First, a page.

When we start drilling down into other performance metrics, AMD’s CPU performance deficiency becomes pretty obvious. The Cinebench single-threaded score is up 15% from 35W Llano, but in a bit of a surprise the multi-threaded score is basically a wash. Turn to the x264 HD encoding test however and Trinity once again shows a decent 15% improvement over Llano. Against Sandy Bridge and Ivy Bridge, though? AMD’s Trinity doesn’t stand a chance: i5-2410M is 50% faster in single-threaded Cinebench, 27% faster in multi-threaded, and 5-10% faster in x264. It’s a good thing 99.99% of laptop users never actually run applications like Cinebench for “real work”, but if you want to do video encoding a 10% increase can be very noticeable.

Futuremark 3DMark 11

Futuremark 3DMark Vantage

Futuremark 3DMark Vantage

Futuremark 3DMark06

Shift over to graphics oriented benchmarks and the tables turn once again...sort of. Sandy Bridge can’t run 3DMark11, since it only has a DX10 class GPU, but in Vantage Performance and 3DMark06 Trinity is more than twice as fast as HD 3000. Of course, Ivy Bridge’s HD 4000 is the new Intel IGP Sheriff around these parts, and interestingly we see Trinity and i7-3720QM basically tied in these two synthetics. (We’ll just ignore 3DMark Vantage’s Entry benchmark, as it’s so light on graphics quality that we’ve found it doesn’t really stress most GPUs much—even low-end GPUs like HD 3000 score quite well.) We’ll dig into graphics performance more with our gaming benchmarks next.

Meet the AMD Trinity/Comal Prototype AMD Trinity Gaming Performance


View All Comments

  • raghu78 - Tuesday, May 15, 2012 - link

    AMD needs to do much better with their CPU performance otherwise its looking pretty bad from here.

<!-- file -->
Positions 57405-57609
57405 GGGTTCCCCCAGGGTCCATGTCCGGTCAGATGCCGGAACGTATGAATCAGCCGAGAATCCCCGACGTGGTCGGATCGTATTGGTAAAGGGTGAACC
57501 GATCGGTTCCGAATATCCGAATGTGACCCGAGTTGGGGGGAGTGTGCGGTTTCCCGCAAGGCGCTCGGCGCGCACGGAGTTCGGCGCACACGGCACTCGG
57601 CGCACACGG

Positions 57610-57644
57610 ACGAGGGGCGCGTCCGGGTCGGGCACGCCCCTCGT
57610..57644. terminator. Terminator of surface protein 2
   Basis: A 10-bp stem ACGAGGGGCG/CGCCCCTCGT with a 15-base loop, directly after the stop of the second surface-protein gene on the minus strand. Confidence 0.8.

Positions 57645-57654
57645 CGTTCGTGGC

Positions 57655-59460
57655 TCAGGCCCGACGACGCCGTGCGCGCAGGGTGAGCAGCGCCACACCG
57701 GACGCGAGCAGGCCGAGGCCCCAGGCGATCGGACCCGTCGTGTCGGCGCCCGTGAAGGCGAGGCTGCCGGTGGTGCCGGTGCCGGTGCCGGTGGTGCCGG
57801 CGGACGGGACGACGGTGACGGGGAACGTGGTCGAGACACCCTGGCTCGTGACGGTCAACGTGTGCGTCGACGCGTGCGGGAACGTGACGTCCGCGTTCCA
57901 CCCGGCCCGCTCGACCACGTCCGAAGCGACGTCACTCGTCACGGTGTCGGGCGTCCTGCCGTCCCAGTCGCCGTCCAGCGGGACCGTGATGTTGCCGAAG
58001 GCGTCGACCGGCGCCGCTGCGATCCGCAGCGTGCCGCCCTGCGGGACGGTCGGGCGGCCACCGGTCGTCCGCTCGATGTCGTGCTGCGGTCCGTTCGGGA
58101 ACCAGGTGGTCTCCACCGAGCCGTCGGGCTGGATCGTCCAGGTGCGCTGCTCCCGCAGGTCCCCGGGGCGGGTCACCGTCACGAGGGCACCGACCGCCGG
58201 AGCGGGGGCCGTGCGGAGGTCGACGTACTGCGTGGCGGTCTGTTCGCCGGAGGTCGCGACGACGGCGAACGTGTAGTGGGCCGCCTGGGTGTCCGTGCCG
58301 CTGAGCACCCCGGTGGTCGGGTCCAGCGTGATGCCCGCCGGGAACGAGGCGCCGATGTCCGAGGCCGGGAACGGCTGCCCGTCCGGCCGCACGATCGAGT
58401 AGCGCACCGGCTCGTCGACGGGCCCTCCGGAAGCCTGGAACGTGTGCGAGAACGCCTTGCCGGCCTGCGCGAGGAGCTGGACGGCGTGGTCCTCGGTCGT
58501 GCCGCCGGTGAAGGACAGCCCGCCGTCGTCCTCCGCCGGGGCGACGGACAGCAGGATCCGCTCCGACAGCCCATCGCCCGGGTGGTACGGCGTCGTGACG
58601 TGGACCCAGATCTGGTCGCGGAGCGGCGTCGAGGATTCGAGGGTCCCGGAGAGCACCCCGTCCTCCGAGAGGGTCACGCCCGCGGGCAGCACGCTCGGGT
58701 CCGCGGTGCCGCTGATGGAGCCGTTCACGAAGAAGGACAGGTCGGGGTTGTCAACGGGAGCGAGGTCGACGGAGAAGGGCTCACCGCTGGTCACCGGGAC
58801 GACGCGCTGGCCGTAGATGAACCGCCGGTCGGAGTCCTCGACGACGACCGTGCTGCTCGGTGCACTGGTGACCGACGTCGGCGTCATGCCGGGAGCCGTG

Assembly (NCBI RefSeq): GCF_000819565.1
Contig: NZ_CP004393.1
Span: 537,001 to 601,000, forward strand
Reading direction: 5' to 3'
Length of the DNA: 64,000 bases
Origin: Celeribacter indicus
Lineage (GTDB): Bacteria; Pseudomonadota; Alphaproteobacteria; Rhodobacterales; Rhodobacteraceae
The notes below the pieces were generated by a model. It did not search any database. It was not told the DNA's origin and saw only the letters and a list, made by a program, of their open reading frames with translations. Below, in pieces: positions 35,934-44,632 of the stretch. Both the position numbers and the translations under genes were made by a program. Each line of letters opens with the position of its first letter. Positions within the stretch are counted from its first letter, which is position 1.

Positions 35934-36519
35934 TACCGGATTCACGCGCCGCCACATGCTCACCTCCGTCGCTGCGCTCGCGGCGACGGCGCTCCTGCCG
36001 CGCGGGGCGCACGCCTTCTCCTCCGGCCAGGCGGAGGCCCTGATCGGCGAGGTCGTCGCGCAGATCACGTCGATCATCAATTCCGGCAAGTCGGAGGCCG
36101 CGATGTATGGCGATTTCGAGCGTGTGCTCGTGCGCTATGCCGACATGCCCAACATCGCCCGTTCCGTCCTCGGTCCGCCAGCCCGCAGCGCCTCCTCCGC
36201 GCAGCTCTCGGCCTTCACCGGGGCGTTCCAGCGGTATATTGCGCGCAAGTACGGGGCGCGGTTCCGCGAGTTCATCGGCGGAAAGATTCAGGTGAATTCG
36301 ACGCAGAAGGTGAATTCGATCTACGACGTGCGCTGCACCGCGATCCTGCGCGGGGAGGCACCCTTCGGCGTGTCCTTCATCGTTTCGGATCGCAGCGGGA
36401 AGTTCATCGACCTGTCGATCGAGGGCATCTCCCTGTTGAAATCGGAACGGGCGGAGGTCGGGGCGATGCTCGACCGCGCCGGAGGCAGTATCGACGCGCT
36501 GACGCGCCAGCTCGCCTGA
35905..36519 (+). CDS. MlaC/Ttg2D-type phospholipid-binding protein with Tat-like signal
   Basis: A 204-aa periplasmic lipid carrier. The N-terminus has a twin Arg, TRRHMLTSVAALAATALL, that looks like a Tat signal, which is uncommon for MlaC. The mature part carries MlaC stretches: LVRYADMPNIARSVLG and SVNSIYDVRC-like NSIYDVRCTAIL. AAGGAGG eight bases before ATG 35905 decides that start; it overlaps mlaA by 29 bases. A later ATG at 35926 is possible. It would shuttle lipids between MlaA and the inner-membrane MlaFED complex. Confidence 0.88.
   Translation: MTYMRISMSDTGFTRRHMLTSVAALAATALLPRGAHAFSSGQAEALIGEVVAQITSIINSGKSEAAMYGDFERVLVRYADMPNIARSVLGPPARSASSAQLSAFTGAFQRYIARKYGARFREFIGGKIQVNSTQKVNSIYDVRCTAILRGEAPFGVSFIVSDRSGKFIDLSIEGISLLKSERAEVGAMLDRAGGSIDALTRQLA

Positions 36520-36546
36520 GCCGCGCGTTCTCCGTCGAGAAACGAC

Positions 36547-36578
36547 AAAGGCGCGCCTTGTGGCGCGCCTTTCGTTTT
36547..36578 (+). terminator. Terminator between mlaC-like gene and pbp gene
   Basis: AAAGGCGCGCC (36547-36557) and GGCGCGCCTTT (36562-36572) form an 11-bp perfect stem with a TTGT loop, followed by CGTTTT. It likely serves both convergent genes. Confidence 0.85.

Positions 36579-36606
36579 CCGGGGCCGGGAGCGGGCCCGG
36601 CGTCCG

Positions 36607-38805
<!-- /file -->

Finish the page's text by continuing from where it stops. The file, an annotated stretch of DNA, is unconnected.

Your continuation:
Intel Haswell is going to improve the graphics performance much more significantly. With some rumours of stacked DRAM making it to haswell it looks pretty grim from here. And we don't know the magnitude of CPU performance improvements in Haswell ? AMD runs the risk of becoming completely outclassed in both departments. AMD needs to have a much better processor with Steamroller or its pretty much game over. AMD's efforts with HSA and OpenCL are going to be very crucial in differentiating their products. Also when adding more GPU performance AMD needs to address the bandwidth issue with some kind of stacked DRAM solution. AMD Kaveri with 512 GCN cores is going to be more bottlenecked than Trinity if their CPU part isn't much more powerful and their bandwidth issues are not addressed. I am still hoping AMD does not become irrelevant cause comeptition is crucial for maximum benefit to the industry and the market.
  • Kjella - Tuesday, May 15, 2012 - link

    Well it's hard to tell facts from fiction but some have said Haswell will get 40 EUs as opposed to Ivy Bridge's 16. Hard to say but we know:

    1. Intel has the TDP headroom if they raise it back up to 95W for the new EUs.